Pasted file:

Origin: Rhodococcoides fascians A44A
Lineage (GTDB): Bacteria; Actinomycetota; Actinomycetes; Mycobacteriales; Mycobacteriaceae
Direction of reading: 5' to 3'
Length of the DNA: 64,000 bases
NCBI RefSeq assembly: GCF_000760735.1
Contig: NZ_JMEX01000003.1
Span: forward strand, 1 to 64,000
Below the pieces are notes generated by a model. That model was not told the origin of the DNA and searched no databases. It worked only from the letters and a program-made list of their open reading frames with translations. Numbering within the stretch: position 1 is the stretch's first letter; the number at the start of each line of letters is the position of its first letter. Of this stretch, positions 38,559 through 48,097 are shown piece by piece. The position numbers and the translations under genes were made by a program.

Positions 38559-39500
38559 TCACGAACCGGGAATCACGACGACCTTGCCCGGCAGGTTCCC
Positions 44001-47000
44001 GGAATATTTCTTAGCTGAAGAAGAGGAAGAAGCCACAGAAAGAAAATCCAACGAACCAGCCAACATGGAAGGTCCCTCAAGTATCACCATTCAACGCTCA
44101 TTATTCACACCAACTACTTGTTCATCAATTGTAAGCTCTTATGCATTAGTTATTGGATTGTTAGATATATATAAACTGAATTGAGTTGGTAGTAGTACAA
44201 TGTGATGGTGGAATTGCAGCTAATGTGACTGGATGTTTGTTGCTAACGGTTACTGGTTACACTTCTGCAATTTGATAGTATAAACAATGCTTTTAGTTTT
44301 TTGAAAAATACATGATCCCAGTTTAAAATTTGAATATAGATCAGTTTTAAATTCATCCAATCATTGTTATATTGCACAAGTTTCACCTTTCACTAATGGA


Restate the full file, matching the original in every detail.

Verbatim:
Origin: Rhodococcoides fascians A44A
Lineage (GTDB): Bacteria; Actinomycetota; Actinomycetes; Mycobacteriales; Mycobacteriaceae
Direction of reading: 5' to 3'
Length of the DNA: 64,000 bases
NCBI RefSeq assembly: GCF_000760735.1
Contig: NZ_JMEX01000003.1
Span: forward strand, 1 to 64,000
Below the pieces are notes generated by a model. That model was not told the origin of the DNA and searched no databases. It worked only from the letters and a program-made list of their open reading frames with translations. Numbering within the stretch: position 1 is the stretch's first letter; the number at the start of each line of letters is the position of its first letter. Of this stretch, positions 38,559 through 48,097 are shown piece by piece. The position numbers and the translations under genes were made by a program.

Positions 38559-39500
38559 TCACGAACCGGGAATCACGACGACCTTGCCCGGCAGGTTCCC
Positions 44001-47000
44001 GGAATATTTCTTAGCTGAAGAAGAGGAAGAAGCCACAGAAAGAAAATCCAACGAACCAGCCAACATGGAAGGTCCCTCAAGTATCACCATTCAACGCTCA
44101 TTATTCACACCAACTACTTGTTCATCAATTGTAAGCTCTTATGCATTAGTTATTGGATTGTTAGATATATATAAACTGAATTGAGTTGGTAGTAGTACAA
44201 TGTGATGGTGGAATTGCAGCTAATGTGACTGGATGTTTGTTGCTAACGGTTACTGGTTACACTTCTGCAATTTGATAGTATAAACAATGCTTTTAGTTTT
44301 TTGAAAAATACATGATCCCAGTTTAAAATTTGAATATAGATCAGTTTTAAATTCATCCAATCATTGTTATATTGCACAAGTTTCACCTTTCACTAATGGA